I was talking to my brother and sister-in-law in the house about this. How do we help this girl? We were talking about boundaries, family dynamics, and everything. Then my brother said to me, “Sis, I don't know why you're getting all worked up. Would you want to go in there if you knew that five of her immediate family members committed suicide in that home in the last five years?” Now she has her single mom, with this child growing up. No wonder. It really affected me.
When you talk about our priority, that's huge. We have eight- and nine-year-olds seeing this on a daily basis in some of our communities. If we don't step up now, this.... Suicide is a symptom of colonization, of a fractured system. I think it's an emergency state, as you've all said, which is why you are looking into this work.
I think about Cassey being eight years old not wanting to go into that home and rebelling. I can't say that as an adult I'd want to go back in there, but where else can she go?
I want to address this question a little bit from my experience. I've been doing this for more than 30 years.
I guess one of the things important to know is that you can't fix a system or a community that's broken without investing in the community. I think a lot of people believe that if we take children out of the community, it's going to benefit that community. I think what needs to happen, from my own personal experience, is that we need to invest in those communities.
One of the things I've noticed is that when a crisis happens, everybody is ready with a crisis team to go into the communities and deal with the crisis, but once the crisis is over, everybody leaves. I think there's a real disconnect there.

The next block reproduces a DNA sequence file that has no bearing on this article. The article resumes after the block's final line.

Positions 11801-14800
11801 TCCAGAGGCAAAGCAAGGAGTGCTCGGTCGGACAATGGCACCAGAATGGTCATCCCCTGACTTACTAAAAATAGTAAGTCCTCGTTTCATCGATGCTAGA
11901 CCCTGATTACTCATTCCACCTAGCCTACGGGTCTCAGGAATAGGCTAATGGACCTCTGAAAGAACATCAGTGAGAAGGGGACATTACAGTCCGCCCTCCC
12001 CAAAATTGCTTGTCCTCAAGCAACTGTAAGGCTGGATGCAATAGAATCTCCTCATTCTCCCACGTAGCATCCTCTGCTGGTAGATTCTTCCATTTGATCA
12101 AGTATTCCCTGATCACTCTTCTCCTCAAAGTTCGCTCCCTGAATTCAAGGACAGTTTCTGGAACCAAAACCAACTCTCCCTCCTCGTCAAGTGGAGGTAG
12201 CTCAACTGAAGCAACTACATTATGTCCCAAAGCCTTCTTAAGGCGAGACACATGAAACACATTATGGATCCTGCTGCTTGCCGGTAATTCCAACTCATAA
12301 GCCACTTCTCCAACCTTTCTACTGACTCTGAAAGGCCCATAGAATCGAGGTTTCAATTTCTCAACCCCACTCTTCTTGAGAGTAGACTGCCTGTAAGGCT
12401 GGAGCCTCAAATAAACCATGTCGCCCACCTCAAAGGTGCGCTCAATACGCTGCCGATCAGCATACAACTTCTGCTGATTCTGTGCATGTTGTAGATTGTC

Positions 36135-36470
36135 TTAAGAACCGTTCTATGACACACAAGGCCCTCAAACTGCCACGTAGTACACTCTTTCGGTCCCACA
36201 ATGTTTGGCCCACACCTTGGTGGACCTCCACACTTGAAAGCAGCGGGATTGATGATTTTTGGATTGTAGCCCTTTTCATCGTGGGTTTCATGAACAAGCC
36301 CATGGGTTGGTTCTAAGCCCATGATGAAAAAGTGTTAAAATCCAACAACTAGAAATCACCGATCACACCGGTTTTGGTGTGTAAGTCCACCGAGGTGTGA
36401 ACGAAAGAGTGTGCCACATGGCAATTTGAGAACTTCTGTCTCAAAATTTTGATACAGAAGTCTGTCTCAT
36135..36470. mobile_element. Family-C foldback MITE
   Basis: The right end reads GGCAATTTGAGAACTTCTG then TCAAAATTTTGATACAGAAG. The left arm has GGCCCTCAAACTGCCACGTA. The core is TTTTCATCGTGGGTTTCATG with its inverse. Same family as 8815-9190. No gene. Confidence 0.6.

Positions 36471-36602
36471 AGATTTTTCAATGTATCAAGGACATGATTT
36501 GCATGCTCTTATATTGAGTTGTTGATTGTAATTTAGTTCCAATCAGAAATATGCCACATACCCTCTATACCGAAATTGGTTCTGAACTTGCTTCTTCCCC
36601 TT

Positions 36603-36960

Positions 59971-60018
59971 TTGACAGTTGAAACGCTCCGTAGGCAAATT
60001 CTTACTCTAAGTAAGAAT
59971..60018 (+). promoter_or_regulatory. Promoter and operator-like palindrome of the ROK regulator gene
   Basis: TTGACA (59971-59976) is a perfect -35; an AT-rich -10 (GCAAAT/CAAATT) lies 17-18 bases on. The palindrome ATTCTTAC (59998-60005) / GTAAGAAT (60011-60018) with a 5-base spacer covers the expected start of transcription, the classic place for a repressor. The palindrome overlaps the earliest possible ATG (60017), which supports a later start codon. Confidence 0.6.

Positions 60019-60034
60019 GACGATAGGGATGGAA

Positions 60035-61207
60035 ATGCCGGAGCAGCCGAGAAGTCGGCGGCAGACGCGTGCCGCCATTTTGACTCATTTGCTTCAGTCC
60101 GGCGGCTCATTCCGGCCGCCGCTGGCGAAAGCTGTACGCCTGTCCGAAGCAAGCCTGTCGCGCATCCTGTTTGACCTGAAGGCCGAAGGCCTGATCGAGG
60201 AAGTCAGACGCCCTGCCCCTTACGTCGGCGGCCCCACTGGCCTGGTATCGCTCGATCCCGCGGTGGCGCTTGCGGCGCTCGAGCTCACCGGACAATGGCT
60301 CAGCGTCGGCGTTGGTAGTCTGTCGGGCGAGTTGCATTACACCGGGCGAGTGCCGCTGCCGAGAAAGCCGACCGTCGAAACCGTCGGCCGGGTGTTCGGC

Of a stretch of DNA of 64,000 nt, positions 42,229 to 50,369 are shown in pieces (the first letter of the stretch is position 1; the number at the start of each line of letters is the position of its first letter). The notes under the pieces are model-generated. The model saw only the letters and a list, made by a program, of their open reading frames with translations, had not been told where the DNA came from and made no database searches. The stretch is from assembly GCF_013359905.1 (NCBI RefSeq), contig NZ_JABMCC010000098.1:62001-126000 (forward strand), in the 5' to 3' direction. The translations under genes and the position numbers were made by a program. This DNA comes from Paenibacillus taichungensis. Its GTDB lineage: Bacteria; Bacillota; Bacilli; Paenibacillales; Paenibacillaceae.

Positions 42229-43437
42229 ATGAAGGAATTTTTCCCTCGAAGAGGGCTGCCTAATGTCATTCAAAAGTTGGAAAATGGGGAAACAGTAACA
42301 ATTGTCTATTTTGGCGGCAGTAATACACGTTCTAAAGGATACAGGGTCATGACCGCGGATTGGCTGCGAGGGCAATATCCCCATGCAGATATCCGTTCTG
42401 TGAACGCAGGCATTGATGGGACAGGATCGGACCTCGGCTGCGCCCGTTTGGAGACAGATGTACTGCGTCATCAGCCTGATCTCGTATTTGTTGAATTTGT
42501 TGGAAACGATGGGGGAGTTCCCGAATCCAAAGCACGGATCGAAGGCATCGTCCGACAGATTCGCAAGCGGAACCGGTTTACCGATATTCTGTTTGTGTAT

I think you need to really look at making long-term plans for the children and for the people in the community. I've known suicides to happen with the very young as well as with the very old, so it's not just one specific age group that's affected. It's the whole community sometimes that is suffering from the impacts of what occurred over the course of the last 500 years with our people.
I think it would be an immature thought that there could be one quick fix. There have to be massive investments into these communities. We have to go in there and talk with the children. We have to talk with the adults, the parents. We have to talk with the elders. We have to bring people together and start a discourse on how we're going to do this.
To me, this is the thing that's been lacking in a lot of the situations. A crisis team comes in. The crisis is over for a little bit, and then everything goes back to normal. Then another one pops up somewhere else, and the crisis team goes over there. There has to be some long-term planning for this.
The other part to this is that we rely on health directors in the communities, for the most part, to do this—and I'm hoping to speak more about that health director role later on. The health director is only one person in a larger system that's out there. I think that, if we really look to address the long-term needs of the communities in terms of what their social, recreational, and health activities are, then you'll begin to see some changes in terms of how people are acting out.